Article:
Management chapter VIII

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Controlling

The process whereby managers monitor and regulate how efficiently and effectively an organization and its members are performing the activities necessary to achieve organizational goals.

Control systems

Formal target setting, monitoring, evaluation, and feedback systems that provide managers with information about how well the organization's strategy and structure are working.

Feedforward control

Control that allows managers to anticipate problems before they arise.

Concurrent control

Control that gives managers immediate feedback on how efficiently inputs are being transformed into outputs so that managers can correct problems as they rise.

Feedback control

Control that gives managers information about customers' reactions to goods and services so that corrective action can be taken if necessary.

The control process

Step 1: establish the standards of performance, goals, or targets against which performance is to be evaluated.
Step 2: Measure actual performance.
Step 3: Compare actual performance against chosen standards of performance.
Step 4: Evaluate the result and initiate corrective action if the standard is not being achieved.

Profit ratios

Measure how efficiently managers are using the organization's resources to generate profits.

Liquidity ratios

Measure how well managers have protected organizational resources to be able to meet short term obligations.

Leverage ratio

Measure the degree to which managers use debt or equity to finance ongoing operations.

Activity ratios

Measures of how well managers are creating value from organizational assets.

Operating budget

A budget that states how managers intend to use organizational resources to achieve organizational goals.

Output control

Financial measures of performance
Organizational goals
Operating budgets

Behavior control

Direct supervision
Management by objectives
Rules and standard operating procedures

Organizational culture/clan control

Values
Norms
Socialization

Financial measures

Involves the management of costs and expenses in order to control them in relation to budgeted amounts.

Operating budgets: cost or expense

Amount of goods or services produced from a fixed budget.

Operating budgets: revenue

Max revenues from the sale of goods and services produced.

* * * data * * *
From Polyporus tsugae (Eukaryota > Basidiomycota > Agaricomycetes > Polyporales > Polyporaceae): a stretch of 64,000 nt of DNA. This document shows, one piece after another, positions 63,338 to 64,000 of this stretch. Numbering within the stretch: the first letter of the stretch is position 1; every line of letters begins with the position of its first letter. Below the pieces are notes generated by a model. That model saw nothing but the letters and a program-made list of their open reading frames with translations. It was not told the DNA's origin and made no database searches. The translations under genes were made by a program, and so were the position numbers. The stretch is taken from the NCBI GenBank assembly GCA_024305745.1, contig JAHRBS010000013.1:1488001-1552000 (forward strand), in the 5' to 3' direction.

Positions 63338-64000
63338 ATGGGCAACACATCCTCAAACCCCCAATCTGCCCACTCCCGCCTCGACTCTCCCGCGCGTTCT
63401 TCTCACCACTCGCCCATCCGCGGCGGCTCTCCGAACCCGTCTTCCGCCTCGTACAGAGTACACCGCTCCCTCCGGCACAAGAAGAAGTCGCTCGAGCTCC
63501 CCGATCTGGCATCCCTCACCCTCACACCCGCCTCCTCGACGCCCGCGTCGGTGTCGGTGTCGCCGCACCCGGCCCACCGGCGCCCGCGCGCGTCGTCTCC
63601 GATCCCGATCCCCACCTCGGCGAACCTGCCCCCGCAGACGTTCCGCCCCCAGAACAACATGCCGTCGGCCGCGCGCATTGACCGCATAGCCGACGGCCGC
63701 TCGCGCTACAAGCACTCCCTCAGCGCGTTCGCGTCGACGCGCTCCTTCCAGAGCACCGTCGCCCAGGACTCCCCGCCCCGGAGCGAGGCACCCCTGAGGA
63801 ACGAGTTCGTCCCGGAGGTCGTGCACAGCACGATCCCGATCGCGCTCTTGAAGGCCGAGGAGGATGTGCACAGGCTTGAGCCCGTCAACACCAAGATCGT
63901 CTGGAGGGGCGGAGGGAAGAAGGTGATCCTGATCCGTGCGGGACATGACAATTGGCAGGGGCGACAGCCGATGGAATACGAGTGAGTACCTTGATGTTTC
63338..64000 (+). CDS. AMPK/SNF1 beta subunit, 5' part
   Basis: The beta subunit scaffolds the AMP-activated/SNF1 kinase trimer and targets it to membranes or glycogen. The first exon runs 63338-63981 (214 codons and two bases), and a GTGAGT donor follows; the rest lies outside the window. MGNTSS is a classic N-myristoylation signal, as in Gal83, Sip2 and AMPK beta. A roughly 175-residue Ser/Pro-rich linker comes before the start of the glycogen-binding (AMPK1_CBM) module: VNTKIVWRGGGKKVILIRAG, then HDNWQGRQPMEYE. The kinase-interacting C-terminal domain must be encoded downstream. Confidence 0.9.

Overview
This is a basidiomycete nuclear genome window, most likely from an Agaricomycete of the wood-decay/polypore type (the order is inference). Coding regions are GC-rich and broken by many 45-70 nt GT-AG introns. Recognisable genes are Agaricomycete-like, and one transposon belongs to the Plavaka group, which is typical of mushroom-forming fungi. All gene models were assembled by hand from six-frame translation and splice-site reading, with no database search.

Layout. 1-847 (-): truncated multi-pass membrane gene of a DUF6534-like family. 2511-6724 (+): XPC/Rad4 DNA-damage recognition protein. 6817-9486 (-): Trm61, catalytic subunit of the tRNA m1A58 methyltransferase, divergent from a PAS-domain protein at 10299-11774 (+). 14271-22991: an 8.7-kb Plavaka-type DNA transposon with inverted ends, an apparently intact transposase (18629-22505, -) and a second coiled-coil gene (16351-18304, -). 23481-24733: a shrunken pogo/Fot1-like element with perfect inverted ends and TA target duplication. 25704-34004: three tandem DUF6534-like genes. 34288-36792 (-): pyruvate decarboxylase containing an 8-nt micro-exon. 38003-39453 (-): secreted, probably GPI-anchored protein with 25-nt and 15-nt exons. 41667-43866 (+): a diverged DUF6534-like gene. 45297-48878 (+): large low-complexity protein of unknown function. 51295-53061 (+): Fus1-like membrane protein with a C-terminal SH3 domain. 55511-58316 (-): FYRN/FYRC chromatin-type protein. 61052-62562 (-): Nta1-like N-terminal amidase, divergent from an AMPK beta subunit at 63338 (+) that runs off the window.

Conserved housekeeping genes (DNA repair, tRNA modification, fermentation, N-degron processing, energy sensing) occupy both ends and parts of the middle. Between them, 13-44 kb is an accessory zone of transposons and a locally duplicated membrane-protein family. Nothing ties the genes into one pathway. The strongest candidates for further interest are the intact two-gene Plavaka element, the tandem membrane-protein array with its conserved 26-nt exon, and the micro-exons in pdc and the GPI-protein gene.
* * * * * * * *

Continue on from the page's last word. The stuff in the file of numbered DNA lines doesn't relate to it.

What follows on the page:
Operating budgets: profit

Difference between revenues generated and the budgeted costs of making those goods and services.

Problem with output control

Short term vs long term challenges and changes in task environment.

Behavior control

Direct supervision, Management by objectives, Bureaucratic control

Direct supervision

Actively monitor and observe the behavior of their subordinates. Teach subordinates & reinforce the behaviors that are appropriate and inappropriate. Intervene to take corrective action as needed.

Problems with direct supervision

Very expensive, Can demotivate subordinates, Might not be feasible, Privacy issues.

Bureaucratic control

Control through a system of rules and standard operating procedures(SOPs)

Problems with bureaucratic control

Easy to make rules, hard to discard them. Firms become too standardized. Incompatible with innovation.

Organizational culture and clan control

Values
Norms
Socialization

Organizational culture

Set of beliefs, values, norms, expectations and work routines.

Values

What a society believes to be good and desirable.

Norm

Unwritten rules and codes of conduct

Socialization

Internalizing organizational values and norms

Organizational control

The set of values, norms, standards of behavior, and common expectations that controls the ways in which individuals and groups in an organization interact with one another and work to achieve organizational goals.

Clan control

The control exerted on individuals and groups in an organization by shared values, norms, standards of behavior, and expectations.

Adaptive culture

Controls employee attitudes and behaviors.

Inert cultures

Those who lead to values and norms that fail to motivate or inspire employees.

Organizational change process

Assessing the need to change, deciding on what change to make, Implement the change, evaluate the change

Assessing the need to change

Recognizing that there is a problem and identify the source of the problem.

Deciding on what change to make

Decide what the ideal future state would be and identify obstacles to change.

Reducing obstacles to change

Improve communication, emphasizing group or shared goals and empowering employees

Implement the change--Top to down

Quicker to implement. Top managers identify the need to change, decide what to do, and the move quickly to implement it.

Implement the change--Bottom to up

Is more gradual. Top managers consult with middle and first line managers. Develop a plan for change. Reduces resistance from employees.

Evaluate the change--compare pre change to post change

Using various performance measures: market share, profits, or the ability of the managers to meet their goals.

Evaluate the change--use benchmarking

Compared performance on specific dimensions with the performance of high performing organizations.

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